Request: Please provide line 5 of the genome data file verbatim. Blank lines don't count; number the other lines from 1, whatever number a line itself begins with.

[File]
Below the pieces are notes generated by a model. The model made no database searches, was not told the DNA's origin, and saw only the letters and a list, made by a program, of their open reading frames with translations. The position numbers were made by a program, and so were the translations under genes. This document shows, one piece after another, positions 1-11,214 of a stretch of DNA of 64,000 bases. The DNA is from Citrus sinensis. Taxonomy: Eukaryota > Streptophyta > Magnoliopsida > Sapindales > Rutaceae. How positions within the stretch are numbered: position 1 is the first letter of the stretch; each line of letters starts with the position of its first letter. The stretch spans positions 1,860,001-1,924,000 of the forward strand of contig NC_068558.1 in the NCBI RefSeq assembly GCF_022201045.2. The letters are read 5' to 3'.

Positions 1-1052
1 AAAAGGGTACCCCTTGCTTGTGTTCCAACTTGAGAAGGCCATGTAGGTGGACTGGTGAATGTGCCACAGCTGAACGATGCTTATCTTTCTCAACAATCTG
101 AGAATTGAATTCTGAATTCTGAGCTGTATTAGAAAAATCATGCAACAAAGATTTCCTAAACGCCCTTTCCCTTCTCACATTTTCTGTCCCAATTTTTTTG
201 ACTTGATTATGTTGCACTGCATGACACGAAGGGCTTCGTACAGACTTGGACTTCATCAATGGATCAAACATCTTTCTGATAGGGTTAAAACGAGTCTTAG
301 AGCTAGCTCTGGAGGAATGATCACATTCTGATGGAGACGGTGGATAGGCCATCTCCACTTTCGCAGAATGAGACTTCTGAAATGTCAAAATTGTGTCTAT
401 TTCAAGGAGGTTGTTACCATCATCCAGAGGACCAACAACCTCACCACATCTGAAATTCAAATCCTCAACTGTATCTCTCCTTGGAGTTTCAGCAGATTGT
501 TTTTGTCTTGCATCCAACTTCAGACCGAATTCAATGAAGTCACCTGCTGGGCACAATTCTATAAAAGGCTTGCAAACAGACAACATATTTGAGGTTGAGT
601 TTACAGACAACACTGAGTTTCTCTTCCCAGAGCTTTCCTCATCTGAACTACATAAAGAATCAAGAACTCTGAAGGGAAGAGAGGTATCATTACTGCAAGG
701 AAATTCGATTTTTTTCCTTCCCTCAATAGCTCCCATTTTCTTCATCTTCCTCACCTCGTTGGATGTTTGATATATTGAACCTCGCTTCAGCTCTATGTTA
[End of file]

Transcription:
201 ACTTGATTATGTTGCACTGCATGACACGAAGGGCTTCGTACAGACTTGGACTTCATCAATGGATCAAACATCTTTCTGATAGGGTTAAAACGAGTCTTAG